The company, Cherry Valley, noticed a drop in egg production (on its own not a suspicion for bird flu), which after a period of time was joined by an increase in mortality in the flock. At this point there were sufficient symptoms for a suspicion of bird flu and, as a notifiable disease, it was reported to the APHA who then took official samples. Upon confirmation of HPAI controls measures were put in place.

Have the birds on the farm been culled?

Not yet. This will be carried out under the control of the authorities over the next day or so. Once this is complete the farm will be thoroughly disinfected and cleaned.

What are control zones?

The protection zone (3km) and surveillance zone (10km) are put in place to control movement of poultry within and out of the area. Additionally within the zone all poultry should be housed and measures taken to maintain separation from wild birds. Movement of birds, for example to the slaughterhouse, is then carried out under official licence.

Will it spread?

We don’t know yet. The response was thorough and hopefully rapid enough to contain the outbreak on the one farm. Increased surveillance and high vigilance by poultry keepers are essential to monitor the surrounding area for further incidents.

How can you spot avian influenza in birds?

The main clinical signs of HPAI in birds are:
– swollen head
– blue discolouration of neck and throat
– loss of appetite
– respiratory distress such as gaping beak, coughing, sneezing, gurgling, rattling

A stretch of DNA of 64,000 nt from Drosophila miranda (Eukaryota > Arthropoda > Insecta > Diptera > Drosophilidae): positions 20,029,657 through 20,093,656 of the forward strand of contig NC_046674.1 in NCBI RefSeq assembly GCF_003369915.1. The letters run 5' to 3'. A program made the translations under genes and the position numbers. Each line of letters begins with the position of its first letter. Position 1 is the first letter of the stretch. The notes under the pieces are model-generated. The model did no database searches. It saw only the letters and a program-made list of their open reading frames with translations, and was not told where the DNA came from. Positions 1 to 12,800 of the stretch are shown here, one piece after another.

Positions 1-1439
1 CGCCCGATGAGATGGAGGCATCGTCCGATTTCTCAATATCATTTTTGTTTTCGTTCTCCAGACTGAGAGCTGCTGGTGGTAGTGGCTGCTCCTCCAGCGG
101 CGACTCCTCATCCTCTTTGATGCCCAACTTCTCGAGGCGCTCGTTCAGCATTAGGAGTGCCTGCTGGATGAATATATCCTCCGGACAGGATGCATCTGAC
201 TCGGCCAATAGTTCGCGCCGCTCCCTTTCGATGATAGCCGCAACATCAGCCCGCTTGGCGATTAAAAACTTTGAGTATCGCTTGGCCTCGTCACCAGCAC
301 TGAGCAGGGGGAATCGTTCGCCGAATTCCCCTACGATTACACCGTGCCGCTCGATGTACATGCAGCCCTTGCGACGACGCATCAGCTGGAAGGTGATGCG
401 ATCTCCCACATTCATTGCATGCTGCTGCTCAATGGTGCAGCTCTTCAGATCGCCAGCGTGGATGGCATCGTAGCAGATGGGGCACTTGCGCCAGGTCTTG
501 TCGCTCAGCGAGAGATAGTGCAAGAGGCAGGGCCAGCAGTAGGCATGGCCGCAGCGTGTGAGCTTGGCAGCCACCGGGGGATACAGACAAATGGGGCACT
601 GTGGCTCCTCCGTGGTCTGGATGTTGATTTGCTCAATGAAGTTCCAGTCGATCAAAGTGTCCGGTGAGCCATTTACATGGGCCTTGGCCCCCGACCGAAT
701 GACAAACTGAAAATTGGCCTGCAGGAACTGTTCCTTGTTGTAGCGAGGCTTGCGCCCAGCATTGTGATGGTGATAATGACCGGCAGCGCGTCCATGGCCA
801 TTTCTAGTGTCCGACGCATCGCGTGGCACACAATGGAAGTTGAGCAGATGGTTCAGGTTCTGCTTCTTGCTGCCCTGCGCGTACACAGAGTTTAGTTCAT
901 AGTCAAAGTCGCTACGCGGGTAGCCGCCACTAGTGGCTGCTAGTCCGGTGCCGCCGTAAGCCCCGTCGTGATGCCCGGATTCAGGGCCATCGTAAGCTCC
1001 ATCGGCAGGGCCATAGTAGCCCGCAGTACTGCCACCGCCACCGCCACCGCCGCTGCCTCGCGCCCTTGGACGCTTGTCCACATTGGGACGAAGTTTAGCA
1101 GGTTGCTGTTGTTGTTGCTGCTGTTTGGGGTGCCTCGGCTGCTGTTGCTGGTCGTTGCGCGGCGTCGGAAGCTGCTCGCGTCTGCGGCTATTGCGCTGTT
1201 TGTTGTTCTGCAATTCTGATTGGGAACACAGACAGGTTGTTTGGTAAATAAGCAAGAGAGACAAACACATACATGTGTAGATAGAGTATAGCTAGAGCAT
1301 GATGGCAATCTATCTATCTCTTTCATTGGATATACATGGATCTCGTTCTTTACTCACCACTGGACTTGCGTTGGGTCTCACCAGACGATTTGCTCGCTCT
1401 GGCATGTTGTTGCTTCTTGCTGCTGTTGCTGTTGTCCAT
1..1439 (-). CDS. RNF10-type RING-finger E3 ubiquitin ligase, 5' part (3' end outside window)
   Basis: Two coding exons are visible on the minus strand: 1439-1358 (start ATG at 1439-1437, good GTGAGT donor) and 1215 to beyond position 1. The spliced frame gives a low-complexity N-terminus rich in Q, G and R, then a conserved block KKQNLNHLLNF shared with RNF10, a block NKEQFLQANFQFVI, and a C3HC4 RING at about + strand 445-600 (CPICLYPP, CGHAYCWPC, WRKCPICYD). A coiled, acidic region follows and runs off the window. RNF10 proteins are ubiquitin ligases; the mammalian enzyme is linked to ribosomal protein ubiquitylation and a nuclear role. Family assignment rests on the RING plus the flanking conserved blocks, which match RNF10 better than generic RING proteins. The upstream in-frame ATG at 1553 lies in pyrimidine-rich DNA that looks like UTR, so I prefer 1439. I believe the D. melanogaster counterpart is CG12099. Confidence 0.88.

– diarrhoea
– fewer eggs laid

Low pathogenic avian influenza (LPAI) is usually less serious. It can cause mild breathing problems, but affected birds will not always show clear signs of infection. The severity of LPAI depends on the type of bird and whether it has any other illnesses.

What if I work with birds?

If you work with birds that are suspected of having highly pathogenic avian influenza, it is important that you are protected from exposure.

If the virus was transmitted to humans the most likely route would be by breathing in dust and mist generated by infected birds and by not washing hands after handling infected birds or contaminated equipment and clothing. The virus can also be spread between bird houses and farms by moving contaminated equipment or machinery. It is important that you use the right equipment and good hygiene methods to protect yourself and your colleagues.

The HSE guide can be found at: www.hse.gov.uk/biosafety/diseases/aisuspected.pdf

Is production outside of the control zones affected?

No. Outside of the control zones production continues as normal. However, bird flu is taken very seriously by the whole British poultry sector and all producers are rigorous in applying their own controls. This is particularly important given that the movement of wild birds at this time of year makes this an unpredictable situation. However, with high vigilance and rapid response it is controllable and the impact on farmers can be minimised.

Defra Confirm Bird Flu


Defra confirmed last night (16th November) that highly pathogenic avian influenza (HPAI) has been found on a duck farm in Yorkshire. Disinfection procedures are underway at the farm near Driffield, under direction from Defra.